escape unpunished either in bodies or estates.
The fleet of this state, which is said to be an hundred sail strong, or thereabouts, are
most of them at sea although others do assure us of the contrary.
We were glad to receive your lordships resolutions concerning the poor prisoners here,
and we shall govern ourselves therein for the best advantage of the state.
Westminster, 12/2 Sept. 1653.
your lordships humble servant.
Nieuport to Beverning.
Vol. vi. p. 33.
[Paragraph contains cyphered content – see page image]
I Have received your two packets at one and the same time. I have likewise communicated them to penf. de Witt and Opdam. The states of Holland are well pleased with what you have
done about the prisoners, which may be seen by their resolutions. They are likewise busy
how to advise you about offering of a ransom for the releasing of the prisoners. As to my
conference with the commissioners appointed to examine and consider of my report, nothing
hath been done further in it. The States General have been very high of late, saying;
that they thought that your lordship ought to come away without delay; and I do perceive
they do all, what they can, to hinder Opdam from being admiral; but I believe he will be
made admiral notwithstanding. Pray excuse me at this time for breaking off so short, being to go out of town this day to see some friends, whom I have promised to be withal.
Hague, 12/2 September, 1653.
Beverning to de Groot, resident of the prince elector at the Hague.
Vol. vi. p. 24.
I Thank you for the communication of your news, and I doubt not but the gentlemen here
will thank you likewise, having taken the opportunity to consider them at their ease,
and spared me the trouble from communicating mine to them. I would to God, they were
of your opinion, and that comprehending the true interest of our two commonwealths, they
would consider, according to the merits, the business of the orthodox and reformed religion,
and the intentions of those, who on all sides underhand do persecute them. The packet or
mail, that should have gone away the 29th and 5th, were stopt till the 9th of the last month,
whereof I cannot comprehend the necessity or reason.
Sir, your humble servant.
Westminster, 12/2 September, 1653
Beverning to Cornelis Van Beveren knight, lord of Streveshout, and old burgo-master of the town of Dort.
Vol. vi. p. 22.
The great experience, which your lordship hath of the affairs of the world, and the
great care in your faithful service shewn to the state, will dispense with my imperfect
pen in the setting down of innumerable reasons and examples, which the holy wisdom and
learned ages have left unto us, which might serve, one for introduction to another, for setting forth of the glorious death of a wel-beloved son. Your lordship would answer me presently with that great Grecian captain; I knew well enough, that he was born mortal, and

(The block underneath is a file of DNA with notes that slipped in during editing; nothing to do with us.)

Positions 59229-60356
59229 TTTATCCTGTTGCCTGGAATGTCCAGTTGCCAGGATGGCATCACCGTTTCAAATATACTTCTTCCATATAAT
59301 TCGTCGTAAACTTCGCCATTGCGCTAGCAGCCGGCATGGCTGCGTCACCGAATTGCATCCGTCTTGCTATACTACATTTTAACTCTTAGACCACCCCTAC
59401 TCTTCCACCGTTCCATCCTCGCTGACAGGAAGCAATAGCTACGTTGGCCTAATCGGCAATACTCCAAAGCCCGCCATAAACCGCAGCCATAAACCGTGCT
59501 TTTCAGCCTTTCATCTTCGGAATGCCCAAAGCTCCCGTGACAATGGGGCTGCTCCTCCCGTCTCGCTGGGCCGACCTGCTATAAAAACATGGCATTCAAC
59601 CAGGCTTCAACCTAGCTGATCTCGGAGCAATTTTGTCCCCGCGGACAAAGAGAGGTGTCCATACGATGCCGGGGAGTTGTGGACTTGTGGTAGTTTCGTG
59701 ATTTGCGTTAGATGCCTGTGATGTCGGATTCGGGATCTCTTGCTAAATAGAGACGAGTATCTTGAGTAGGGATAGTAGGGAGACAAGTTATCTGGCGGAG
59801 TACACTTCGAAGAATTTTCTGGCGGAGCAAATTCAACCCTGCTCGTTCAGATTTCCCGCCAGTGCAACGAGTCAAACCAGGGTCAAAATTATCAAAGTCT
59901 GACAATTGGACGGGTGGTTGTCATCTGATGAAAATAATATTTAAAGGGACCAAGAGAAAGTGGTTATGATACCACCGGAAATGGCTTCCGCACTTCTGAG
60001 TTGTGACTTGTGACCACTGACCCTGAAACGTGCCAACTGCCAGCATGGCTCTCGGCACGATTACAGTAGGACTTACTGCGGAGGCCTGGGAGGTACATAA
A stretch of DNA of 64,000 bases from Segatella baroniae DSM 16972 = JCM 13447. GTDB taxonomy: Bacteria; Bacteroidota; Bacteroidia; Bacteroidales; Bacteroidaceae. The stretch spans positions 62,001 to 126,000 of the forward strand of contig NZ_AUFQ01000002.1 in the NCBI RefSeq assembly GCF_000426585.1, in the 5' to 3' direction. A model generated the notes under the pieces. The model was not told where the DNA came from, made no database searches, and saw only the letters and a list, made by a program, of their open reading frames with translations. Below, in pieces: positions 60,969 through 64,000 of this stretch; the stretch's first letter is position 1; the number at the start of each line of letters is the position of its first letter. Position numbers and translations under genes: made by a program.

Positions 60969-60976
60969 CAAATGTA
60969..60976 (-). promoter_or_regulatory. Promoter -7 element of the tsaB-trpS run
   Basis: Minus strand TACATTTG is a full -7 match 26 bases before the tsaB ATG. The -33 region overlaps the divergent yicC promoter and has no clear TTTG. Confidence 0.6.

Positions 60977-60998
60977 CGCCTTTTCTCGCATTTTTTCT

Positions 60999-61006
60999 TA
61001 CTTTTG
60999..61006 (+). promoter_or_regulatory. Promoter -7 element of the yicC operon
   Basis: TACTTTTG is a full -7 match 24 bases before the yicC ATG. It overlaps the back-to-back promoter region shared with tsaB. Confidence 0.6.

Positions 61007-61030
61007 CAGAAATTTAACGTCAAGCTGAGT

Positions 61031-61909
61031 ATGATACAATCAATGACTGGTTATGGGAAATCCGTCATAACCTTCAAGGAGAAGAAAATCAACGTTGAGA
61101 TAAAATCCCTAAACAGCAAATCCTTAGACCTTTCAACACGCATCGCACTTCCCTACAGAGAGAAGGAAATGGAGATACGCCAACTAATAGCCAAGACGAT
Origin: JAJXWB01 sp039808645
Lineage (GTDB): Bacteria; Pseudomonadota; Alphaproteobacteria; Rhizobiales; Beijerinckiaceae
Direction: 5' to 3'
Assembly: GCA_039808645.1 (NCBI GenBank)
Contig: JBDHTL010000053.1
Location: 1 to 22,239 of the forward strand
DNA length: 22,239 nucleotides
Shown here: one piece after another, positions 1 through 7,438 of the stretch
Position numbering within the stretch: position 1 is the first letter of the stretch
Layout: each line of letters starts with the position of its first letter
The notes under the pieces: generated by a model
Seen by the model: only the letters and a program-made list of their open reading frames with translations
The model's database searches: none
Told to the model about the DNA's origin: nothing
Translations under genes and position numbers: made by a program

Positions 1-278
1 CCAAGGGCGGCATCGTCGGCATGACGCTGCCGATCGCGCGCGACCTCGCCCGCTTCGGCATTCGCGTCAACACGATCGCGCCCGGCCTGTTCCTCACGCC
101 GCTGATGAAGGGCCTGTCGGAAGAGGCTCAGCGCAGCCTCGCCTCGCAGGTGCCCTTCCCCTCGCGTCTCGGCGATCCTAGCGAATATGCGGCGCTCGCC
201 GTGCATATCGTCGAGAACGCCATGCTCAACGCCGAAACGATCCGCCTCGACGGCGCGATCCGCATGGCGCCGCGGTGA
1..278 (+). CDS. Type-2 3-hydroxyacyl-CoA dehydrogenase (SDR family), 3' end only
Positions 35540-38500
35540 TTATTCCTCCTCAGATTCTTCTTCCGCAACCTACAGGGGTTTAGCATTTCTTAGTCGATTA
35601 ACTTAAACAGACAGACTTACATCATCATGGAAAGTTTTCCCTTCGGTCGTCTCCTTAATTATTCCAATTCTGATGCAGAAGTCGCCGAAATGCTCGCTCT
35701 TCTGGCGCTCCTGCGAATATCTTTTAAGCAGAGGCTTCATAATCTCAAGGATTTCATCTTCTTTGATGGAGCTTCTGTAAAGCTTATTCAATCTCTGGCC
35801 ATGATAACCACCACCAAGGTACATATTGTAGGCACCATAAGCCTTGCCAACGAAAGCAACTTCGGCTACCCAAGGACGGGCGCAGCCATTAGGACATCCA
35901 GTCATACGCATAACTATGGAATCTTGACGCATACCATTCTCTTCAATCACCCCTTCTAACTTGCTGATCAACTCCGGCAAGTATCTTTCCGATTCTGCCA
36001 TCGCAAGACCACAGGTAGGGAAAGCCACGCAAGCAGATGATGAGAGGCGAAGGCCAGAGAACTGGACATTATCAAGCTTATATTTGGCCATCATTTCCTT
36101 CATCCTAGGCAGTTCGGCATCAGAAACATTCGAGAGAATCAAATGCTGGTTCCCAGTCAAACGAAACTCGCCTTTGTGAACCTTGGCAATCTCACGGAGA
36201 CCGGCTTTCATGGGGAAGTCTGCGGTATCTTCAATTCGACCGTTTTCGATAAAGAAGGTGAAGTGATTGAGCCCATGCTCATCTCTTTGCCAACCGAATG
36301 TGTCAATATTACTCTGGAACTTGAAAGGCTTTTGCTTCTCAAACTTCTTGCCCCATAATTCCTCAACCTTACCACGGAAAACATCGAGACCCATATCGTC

with the rest, I had offered him up to the service of his country; he hath fulfiled both his
duties and with a christian resolution; the holy will of the Lord is done, and his holy Name
be blessed to all eternity. Since it hath pleased God to dispose of him, I do believe, that
it is some kind of consolation, at least the last piece of service I can do to his memory, to
give your lordship a particular relation of his death. The ship of admiral Tromp, of
blessed memory, being gotten full of young gentlemen and other voluntiers, that they could
net all of them be accommodated, as they ought to have been, your son Charles, and some
others, resolved to go on board of capt. Banckert, and desired to have the direction of some
small iron guns which stood upon the deck, and at the approaching of the admiral of the
white flag, he was busy to fasten them, that so they might play with the more security,
and standing there, was shot into the left breast with a musket bullet, which could not be
gotten out, and he being carried underneath, and the ship an hour and a half afterwards
much torn, and shot by the said admiral, and ready to sink, the capt. and some of his readiest men, saved themselves in the next English frigat, leaving him half dead, and no hope
of life in the sinking ship; but he was notwithstanding, afterwards taken out by the Portsmouth frigat, on board of which ship he died within twenty four hours after, making himself first known to the captain before he died; his body I hear was flung overboard. I could
wish from the bottom of my heart, that I had once an opportunity to shew in effect, how
much I am,
Westminster, 12/2 Sept. 1653.
your lordship's, &c.
Beverning to pensionary De Witt.
Vol. vi. p. 21.
By reason that mine of the 29th passato, and the 5th of this month were stopt, and without
doubt were visited, I have sent the 9th of this month another by another way, with a
new character in it, which I shall very much long to know whether it be come safe to hand,
that so we may regulate ourselves accordingly. If so be their lordships have any thing of
consequence to send unto us, it must be by way of an express or by the new character, or else
we may run the hazard of being discovered. We long to know, what their lordships will
be pleased to order about our prisoners here, whether we shall propound to ransom them.
It is certain that the poor common men lying upon the boards in the open air will be frozen to death this winter.
There are several gentlemen apprehended, and put into the tower for carying on of a design for the king. It is thought they had some notable design in hand, and that this made
the Highlanders in Scotland to rise.
Westminster, 12/2 Sept. 1653.
Vande Perre to Adriaen Vander Hooghe counsellor at Middleburgh.
Vol. xviii. p. 9.
That which your lordship writes to me concerning the commander Evertsen, and capt.
Banc Quiert, that they were put into the tower, is not so; but they with six more are
put into the Meuse, where they are well enough accommodated. Those captives have signed
for one another, and bound themselves upon oath, as also all their estates, that they shall
not endeavour to escape directly nor indirectly; otherwise they would have been very ill used